The month of May was the goal desired by the Government to close an agreement with the International Monetary Fund, but that objective began to fade as time passed and the official needs in an electoral year did not agree too much with the adjustments that the organism. But in Washington they estimate that the Fund is not in a hurry to reach an agreement either: They aim that the one signed be a durable program that can be implemented, with internal consensus, a requirement that is undoubtedly complicated by the legislative elections in October.
Consulted by Clarion, A spokesperson for the Fund said briefly that “very constructive” conversations with the Argentine authorities continued while the Government works to design an economic plan “that can be supported by a Fund program” and in “Build broad support for the policies that would underpin such a program”.
And he recalled recent words from the managing director, Kristalina Georgieva, that “reaching an agreement in May will require more efforts from both parties.” That month is when a debt with the Paris Club is due and a program with the Fund is desirable first.
The Government seeks to sign a new Extended Facilities agreement, which has repayment terms of up to 10 years, in replacement of the Stand By of 57,000 million dollars that was granted in 2018 (44,000 disbursed), which had 5-year maturities today considered unpayable.
An idea that has been fed in recent weeks by the vice presidency of Cristina Kirchner is to seek that the Fund double the payment term so that the next agreement stretches to 20 years. However, this measure does not seem to have a chance of succeeding, Beyond political will, by the Fund’s own bureaucracy.
In this regard, the IMF spokesperson cited the regulations: “Disbursements as loans from Extended Facilities must be paid in a term of between 4 and a half to 10 years in 12 semi-annual payments. These deadlines are applied in a uniform way to all countries ”.
To change these parameters, which have never been modified since this instrument was adopted in 1974, the members of the Executive Board should vote to directly modify the rule. not only for the Argentine case but for all the members of the organization, something that in Washington is estimated to be very unlikely to happen.
Hector Torres, who was an Argentine representative in the Fund, told Clarion there could be another option: “Two Extended Facility Agreements, (10 years each), one after the other. The question is: Do we want to live 20 years under IMF programs? “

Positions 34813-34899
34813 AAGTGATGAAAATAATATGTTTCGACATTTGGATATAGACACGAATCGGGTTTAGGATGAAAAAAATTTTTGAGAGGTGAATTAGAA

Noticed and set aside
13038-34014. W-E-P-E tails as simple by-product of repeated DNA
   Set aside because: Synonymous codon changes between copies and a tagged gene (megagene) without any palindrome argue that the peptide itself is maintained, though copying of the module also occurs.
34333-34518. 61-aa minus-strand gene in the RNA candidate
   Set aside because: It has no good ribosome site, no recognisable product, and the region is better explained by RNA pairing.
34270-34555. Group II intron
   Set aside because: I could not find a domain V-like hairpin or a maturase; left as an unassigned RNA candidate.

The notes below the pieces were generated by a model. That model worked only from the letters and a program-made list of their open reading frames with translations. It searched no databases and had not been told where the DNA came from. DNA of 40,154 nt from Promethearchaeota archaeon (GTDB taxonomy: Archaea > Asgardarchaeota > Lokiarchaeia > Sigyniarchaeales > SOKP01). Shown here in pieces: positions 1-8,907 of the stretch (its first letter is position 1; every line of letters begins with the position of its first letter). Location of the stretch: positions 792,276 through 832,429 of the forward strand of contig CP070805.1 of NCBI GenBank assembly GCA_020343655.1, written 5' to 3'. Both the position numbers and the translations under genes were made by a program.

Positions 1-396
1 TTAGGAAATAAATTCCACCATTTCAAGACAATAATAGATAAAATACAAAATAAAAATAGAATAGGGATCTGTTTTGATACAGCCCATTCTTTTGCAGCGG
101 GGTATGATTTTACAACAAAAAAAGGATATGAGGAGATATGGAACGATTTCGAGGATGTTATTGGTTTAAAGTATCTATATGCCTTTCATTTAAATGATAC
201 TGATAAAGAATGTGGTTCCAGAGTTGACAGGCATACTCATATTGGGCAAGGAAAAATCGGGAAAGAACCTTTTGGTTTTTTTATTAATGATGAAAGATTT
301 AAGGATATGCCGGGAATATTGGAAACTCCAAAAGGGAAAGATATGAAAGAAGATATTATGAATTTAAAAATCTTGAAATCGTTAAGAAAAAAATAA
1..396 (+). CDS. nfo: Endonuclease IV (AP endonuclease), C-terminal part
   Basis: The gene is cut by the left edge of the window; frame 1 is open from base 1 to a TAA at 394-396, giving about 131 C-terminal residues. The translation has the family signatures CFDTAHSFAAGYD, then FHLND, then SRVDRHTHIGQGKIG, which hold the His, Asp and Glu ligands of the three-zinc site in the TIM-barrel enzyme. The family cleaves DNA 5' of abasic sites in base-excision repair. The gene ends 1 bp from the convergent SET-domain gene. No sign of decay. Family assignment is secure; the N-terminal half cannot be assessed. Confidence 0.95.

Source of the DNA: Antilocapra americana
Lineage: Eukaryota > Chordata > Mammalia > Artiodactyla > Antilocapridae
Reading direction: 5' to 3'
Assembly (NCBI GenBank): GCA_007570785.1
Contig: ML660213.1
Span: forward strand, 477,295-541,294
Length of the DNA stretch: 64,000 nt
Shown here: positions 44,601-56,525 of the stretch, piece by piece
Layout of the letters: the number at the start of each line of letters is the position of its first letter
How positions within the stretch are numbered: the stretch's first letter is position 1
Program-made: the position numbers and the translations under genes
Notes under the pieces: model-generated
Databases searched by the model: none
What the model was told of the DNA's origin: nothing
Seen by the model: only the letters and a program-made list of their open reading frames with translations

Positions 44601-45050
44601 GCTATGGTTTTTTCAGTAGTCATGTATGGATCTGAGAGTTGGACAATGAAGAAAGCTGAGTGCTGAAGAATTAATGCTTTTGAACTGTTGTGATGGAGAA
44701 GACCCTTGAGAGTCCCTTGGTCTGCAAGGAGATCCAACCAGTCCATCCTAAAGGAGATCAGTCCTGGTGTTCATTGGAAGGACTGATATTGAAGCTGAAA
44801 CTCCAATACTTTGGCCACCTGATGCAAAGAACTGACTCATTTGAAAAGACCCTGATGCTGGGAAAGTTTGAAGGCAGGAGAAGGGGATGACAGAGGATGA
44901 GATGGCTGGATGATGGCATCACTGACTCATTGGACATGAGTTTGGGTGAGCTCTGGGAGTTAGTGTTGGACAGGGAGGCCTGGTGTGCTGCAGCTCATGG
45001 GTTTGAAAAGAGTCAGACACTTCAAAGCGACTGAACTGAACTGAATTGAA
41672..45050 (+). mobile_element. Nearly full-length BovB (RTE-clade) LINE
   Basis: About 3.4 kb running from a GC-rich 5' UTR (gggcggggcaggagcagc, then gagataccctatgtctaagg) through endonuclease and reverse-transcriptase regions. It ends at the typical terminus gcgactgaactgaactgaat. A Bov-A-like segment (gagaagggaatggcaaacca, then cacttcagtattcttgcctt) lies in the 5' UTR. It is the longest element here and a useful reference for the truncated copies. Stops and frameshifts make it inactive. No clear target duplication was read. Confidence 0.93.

Analysts who follow the Argentine case in Washington understand that there is ongoing a process of recovery of the Argentine economy, partly generated by favorable external circumstances such as the international increase in the prices of raw materials and also the weather, which will bring a good harvest in March and April that will generate fresh dollars.
In addition, they admit that there is a small recovery in reserves and that the exchange pressure has recently decreased thanks to certain actions of the Government such as the rise in interest rates and also due to a lower fiscal deficit than expected (6.5% instead of 8 ,5%).
Nevertheless, there are alerts for inflation, which is believed to be the focus of the Fund’s attention now. In Washington they consider that prices rise due to macroeconomic imbalances, the deficit and the emission. And that, although the Government is working on certain policies to contain it, everything is subject to the electoral environment and, above all, to the search for internal consensus in a difficult year.
In this context, the agreement with the IMF is delayed. There are no substantial differences between the parties in policies but in what is the balance between reducing inflation and supporting the recovery. If fiscal adjustment or emission reduction should be more accelerated processes
It is considered that, although difficult, May is still a possible goal to reach an agreement, even a more favorable climate for consensus may emerge when the effects of the liquidation of the April and May harvest are seen. But that is unlikely to do so.
As estimated in Washington and Buenos Aires, the IMF and the government would be discussing structural reforms fundamentally in four areas: fiscal consolidation (deficit, subsidies); capital market development; measures to increase agro-industrial productivity (regulations that provide a predictable framework for investments) and on governance issues, such as improvements in public sector management, money laundering issues, and others.
Designing and agreeing on these reforms takes time and requires slow work from society. Analysts believe the Fund would seek to give small steps. Slowly build those changes to go in the right direction. There is no rush to close: the ideal would be a good agreement that the government can implement. They won’t rush if you can’t. Better to be patient and sign something that can be met.